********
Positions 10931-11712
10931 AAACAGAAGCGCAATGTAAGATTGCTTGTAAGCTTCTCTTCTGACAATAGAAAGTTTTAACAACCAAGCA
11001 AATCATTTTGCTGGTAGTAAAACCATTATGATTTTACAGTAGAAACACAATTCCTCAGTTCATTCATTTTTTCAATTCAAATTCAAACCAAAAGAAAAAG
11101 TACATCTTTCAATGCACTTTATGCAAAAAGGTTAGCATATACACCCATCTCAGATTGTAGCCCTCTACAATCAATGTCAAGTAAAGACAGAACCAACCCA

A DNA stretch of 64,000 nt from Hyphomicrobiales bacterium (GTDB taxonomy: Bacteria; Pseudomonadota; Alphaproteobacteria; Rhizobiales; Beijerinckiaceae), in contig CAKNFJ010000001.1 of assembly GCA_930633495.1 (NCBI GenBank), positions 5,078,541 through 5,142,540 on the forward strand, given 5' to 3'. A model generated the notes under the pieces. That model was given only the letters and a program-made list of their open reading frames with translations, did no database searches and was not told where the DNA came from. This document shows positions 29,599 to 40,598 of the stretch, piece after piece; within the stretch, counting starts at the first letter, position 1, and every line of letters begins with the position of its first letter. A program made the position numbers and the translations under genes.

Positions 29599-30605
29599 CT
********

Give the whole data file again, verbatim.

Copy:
Positions 10931-11712
10931 AAACAGAAGCGCAATGTAAGATTGCTTGTAAGCTTCTCTTCTGACAATAGAAAGTTTTAACAACCAAGCA
11001 AATCATTTTGCTGGTAGTAAAACCATTATGATTTTACAGTAGAAACACAATTCCTCAGTTCATTCATTTTTTCAATTCAAATTCAAACCAAAAGAAAAAG
11101 TACATCTTTCAATGCACTTTATGCAAAAAGGTTAGCATATACACCCATCTCAGATTGTAGCCCTCTACAATCAATGTCAAGTAAAGACAGAACCAACCCA

A DNA stretch of 64,000 nt from Hyphomicrobiales bacterium (GTDB taxonomy: Bacteria; Pseudomonadota; Alphaproteobacteria; Rhizobiales; Beijerinckiaceae), in contig CAKNFJ010000001.1 of assembly GCA_930633495.1 (NCBI GenBank), positions 5,078,541 through 5,142,540 on the forward strand, given 5' to 3'. A model generated the notes under the pieces. That model was given only the letters and a program-made list of their open reading frames with translations, did no database searches and was not told where the DNA came from. This document shows positions 29,599 to 40,598 of the stretch, piece after piece; within the stretch, counting starts at the first letter, position 1, and every line of letters begins with the position of its first letter. A program made the position numbers and the translations under genes.

Positions 29599-30605
29599 CT